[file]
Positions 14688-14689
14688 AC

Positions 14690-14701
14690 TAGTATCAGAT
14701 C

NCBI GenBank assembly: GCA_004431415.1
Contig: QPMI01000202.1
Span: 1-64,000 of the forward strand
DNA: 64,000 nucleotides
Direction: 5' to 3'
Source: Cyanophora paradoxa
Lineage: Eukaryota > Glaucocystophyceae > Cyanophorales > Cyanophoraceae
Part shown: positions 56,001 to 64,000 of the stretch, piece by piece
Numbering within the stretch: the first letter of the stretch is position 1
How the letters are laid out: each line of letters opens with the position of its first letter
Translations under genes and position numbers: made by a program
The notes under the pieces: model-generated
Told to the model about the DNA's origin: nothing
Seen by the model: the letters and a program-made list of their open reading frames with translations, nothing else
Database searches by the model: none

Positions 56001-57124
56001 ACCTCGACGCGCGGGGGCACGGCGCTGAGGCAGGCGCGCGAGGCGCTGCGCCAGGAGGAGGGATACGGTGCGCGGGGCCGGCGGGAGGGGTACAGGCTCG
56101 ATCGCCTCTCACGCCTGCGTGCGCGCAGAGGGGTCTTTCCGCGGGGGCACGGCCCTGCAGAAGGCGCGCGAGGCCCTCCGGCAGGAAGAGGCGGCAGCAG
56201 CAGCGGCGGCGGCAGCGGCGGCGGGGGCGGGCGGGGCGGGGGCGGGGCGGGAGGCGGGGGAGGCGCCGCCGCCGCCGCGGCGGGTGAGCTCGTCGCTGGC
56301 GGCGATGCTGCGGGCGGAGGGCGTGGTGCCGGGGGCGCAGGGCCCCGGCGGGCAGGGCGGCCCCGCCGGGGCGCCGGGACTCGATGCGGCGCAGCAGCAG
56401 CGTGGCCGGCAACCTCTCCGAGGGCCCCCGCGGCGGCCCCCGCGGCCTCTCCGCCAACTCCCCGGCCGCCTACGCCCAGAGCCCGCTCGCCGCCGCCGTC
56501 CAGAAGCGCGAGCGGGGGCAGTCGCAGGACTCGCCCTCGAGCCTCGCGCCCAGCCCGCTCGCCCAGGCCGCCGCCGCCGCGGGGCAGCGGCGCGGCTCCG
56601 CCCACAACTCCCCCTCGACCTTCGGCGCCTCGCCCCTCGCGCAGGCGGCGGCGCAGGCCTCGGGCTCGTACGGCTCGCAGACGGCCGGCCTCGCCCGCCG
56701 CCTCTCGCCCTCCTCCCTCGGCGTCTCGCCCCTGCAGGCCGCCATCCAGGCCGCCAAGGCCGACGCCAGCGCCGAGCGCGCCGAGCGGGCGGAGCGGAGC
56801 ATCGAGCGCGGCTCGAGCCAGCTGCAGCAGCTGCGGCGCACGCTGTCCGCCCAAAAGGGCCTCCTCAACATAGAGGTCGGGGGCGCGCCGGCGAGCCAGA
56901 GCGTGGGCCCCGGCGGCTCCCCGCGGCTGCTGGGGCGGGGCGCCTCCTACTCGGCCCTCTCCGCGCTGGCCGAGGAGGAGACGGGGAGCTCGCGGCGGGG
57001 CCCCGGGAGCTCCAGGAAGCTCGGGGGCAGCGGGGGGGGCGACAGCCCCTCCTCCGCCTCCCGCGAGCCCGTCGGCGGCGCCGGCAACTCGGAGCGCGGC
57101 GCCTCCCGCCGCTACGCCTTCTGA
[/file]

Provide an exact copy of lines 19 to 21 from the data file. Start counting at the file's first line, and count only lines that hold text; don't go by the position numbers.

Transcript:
Seen by the model: the letters and a program-made list of their open reading frames with translations, nothing else
Database searches by the model: none

Positions 56001-57124